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dc.contributor.authorGo, Antonio Calipjo
dc.date.accessioned2018-07-26T00:40:38Z
dc.date.available2018-07-26T00:40:38Z
dc.date.issued2015-06-02
dc.identifier.citationGo, A. C. (2015, June 2). The cycle of birth, death and rebirth. Philippine Daily Inquirer, p. E3.en
dc.identifier.urihttp://hdl.handle.net/20.500.12174/1147
dc.language.isoenen
dc.publisherPhilippine Daily Inquirer, Inc.en
dc.relation.urihttp://newsinfo.inquirer.net/695348/the-cycle-of-birth-death-and-rebirthen
dc.subjectGastropod fisheriesen
dc.subjectShellsen
dc.subjectAquatic animalsen
dc.subjectDesiccationen
dc.subjectAestivationen
dc.subjectMetabolismen
dc.subjectHibernationen
dc.subjectCold seasonen
dc.subjectLife cycleen
dc.titleThe cycle of birth, death and rebirthen
dc.typenewspaperArticleen
dc.citation.journalTitlePhilippine Daily Inquireren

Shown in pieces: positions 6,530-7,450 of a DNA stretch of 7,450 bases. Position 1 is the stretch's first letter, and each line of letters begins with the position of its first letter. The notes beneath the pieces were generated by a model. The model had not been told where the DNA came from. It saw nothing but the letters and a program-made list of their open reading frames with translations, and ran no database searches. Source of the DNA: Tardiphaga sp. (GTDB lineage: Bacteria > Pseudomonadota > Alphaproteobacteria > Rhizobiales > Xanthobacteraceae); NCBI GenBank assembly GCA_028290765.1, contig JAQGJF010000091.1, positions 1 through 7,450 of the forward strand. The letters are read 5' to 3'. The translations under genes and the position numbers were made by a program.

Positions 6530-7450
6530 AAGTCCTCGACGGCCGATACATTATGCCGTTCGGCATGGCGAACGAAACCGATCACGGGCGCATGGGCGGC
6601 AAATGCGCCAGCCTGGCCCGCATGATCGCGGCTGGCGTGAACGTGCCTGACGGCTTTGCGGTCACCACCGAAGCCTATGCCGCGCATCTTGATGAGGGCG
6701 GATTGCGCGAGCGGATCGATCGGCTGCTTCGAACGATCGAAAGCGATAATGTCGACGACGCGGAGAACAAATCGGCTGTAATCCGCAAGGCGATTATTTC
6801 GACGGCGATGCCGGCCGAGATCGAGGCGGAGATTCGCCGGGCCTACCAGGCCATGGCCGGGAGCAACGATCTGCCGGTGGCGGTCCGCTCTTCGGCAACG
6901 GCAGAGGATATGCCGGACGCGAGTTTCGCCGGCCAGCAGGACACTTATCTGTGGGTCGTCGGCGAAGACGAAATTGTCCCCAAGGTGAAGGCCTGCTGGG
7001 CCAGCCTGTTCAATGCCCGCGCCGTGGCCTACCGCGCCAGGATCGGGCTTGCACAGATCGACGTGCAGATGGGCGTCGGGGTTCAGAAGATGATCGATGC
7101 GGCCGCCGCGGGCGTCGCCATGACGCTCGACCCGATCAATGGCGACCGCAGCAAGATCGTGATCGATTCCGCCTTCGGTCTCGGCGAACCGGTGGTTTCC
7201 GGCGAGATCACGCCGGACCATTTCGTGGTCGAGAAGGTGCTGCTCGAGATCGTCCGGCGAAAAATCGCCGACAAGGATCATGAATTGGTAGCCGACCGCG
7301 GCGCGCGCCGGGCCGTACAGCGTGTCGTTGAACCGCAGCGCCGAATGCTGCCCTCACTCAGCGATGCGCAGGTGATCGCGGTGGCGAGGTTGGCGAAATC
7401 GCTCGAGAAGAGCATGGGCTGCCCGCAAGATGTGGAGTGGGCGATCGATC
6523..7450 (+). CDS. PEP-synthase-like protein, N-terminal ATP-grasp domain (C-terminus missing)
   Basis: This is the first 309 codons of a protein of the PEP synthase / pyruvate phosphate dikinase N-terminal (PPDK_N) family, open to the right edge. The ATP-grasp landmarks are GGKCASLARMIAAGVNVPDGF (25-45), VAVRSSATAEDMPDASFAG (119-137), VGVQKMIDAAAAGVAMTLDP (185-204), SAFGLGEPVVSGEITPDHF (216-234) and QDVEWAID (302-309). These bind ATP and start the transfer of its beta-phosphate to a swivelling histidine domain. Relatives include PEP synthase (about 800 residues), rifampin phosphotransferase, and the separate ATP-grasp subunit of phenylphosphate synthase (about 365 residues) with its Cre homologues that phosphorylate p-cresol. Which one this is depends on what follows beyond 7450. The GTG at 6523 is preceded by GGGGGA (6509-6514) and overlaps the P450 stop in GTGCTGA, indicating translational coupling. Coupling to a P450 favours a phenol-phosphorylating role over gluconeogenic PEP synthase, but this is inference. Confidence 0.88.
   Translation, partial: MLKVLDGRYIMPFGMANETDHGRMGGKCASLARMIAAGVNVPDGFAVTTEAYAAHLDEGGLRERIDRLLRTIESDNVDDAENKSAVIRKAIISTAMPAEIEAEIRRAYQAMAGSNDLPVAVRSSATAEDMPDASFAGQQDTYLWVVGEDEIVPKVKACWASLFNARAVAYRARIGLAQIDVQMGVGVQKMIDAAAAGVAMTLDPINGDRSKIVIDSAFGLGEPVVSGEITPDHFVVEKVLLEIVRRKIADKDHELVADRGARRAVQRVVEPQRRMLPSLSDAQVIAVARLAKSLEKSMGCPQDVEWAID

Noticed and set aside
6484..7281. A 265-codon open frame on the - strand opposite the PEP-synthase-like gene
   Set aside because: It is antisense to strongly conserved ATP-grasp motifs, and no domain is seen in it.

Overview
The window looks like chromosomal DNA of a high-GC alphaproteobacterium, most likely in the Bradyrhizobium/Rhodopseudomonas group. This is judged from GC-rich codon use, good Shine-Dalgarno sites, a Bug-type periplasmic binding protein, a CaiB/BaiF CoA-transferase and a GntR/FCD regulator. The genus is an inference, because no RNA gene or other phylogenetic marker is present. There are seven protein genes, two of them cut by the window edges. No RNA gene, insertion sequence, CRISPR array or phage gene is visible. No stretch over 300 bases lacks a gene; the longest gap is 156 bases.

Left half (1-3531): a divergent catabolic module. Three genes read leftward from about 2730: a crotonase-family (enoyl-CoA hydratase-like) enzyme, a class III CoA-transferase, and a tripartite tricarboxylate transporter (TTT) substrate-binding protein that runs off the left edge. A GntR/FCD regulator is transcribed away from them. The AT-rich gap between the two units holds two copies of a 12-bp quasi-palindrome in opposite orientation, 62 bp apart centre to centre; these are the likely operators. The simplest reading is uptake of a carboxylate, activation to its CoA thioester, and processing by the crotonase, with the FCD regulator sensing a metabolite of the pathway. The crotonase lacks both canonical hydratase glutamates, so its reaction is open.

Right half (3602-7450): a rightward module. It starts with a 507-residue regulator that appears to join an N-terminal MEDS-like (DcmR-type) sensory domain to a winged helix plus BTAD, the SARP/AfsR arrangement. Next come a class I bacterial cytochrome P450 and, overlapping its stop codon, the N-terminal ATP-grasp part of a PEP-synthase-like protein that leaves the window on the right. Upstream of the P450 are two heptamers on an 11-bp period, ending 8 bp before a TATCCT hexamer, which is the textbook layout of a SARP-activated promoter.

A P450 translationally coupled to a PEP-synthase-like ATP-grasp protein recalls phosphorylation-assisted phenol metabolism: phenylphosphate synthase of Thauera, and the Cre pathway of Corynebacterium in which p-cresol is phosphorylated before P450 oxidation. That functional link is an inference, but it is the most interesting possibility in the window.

dc.citation.spageE3en
local.seafdecaqd.controlnumberPD20150602_E3en
local.seafdecaqd.extractThe operculum is a hard and horny structure that exists in many marine and freshwater snails. It is attached to the foot of the mollusk and serves as a trapdoor that closes the aperture of the shell when the soft parts of the animal are retracted. It is generally oval or circular in shape and fits snugly to the aperture of the shell, effectively sealing off the entrance. A small air hole allows for breathing, especially during estivation. The operculum’s most important functions are to prevent desiccation or drying out while the animal is estivating and to protect it from its predators. Instances of symbolic death are manifested by animals and plants living in the natural world.en


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